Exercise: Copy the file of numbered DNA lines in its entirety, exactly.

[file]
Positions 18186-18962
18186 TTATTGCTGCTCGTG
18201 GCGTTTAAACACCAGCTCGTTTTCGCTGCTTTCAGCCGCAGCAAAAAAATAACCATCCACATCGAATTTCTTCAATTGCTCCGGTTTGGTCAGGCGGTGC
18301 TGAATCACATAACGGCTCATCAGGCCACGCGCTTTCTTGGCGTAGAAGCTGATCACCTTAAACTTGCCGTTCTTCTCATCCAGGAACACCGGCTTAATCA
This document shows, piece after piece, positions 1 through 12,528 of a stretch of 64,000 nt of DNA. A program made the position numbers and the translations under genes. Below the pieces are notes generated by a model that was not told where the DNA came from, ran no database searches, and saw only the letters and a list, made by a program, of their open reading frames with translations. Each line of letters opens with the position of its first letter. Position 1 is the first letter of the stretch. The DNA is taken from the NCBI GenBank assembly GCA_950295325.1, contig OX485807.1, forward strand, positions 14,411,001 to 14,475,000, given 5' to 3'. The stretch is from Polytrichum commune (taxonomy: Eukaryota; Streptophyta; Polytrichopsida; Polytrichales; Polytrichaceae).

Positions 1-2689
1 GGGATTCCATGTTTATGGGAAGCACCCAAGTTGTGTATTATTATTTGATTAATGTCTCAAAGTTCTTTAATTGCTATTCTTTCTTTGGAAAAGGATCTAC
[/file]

Positions 18186-18962
18186 TTATTGCTGCTCGTG
18201 GCGTTTAAACACCAGCTCGTTTTCGCTGCTTTCAGCCGCAGCAAAAAAATAACCATCCACATCGAATTTCTTCAATTGCTCCGGTTTGGTCAGGCGGTGC
18301 TGAATCACATAACGGCTCATCAGGCCACGCGCTTTCTTGGCGTAGAAGCTGATCACCTTAAACTTGCCGTTCTTCTCATCCAGGAACACCGGCTTAATCA
This document shows, piece after piece, positions 1 through 12,528 of a stretch of 64,000 nt of DNA. A program made the position numbers and the translations under genes. Below the pieces are notes generated by a model that was not told where the DNA came from, ran no database searches, and saw only the letters and a list, made by a program, of their open reading frames with translations. Each line of letters opens with the position of its first letter. Position 1 is the first letter of the stretch. The DNA is taken from the NCBI GenBank assembly GCA_950295325.1, contig OX485807.1, forward strand, positions 14,411,001 to 14,475,000, given 5' to 3'. The stretch is from Polytrichum commune (taxonomy: Eukaryota; Streptophyta; Polytrichopsida; Polytrichales; Polytrichaceae).

Positions 1-2689
1 GGGATTCCATGTTTATGGGAAGCACCCAAGTTGTGTATTATTATTTGATTAATGTCTCAAAGTTCTTTAATTGCTATTCTTTCTTTGGAAAAGGATCTAC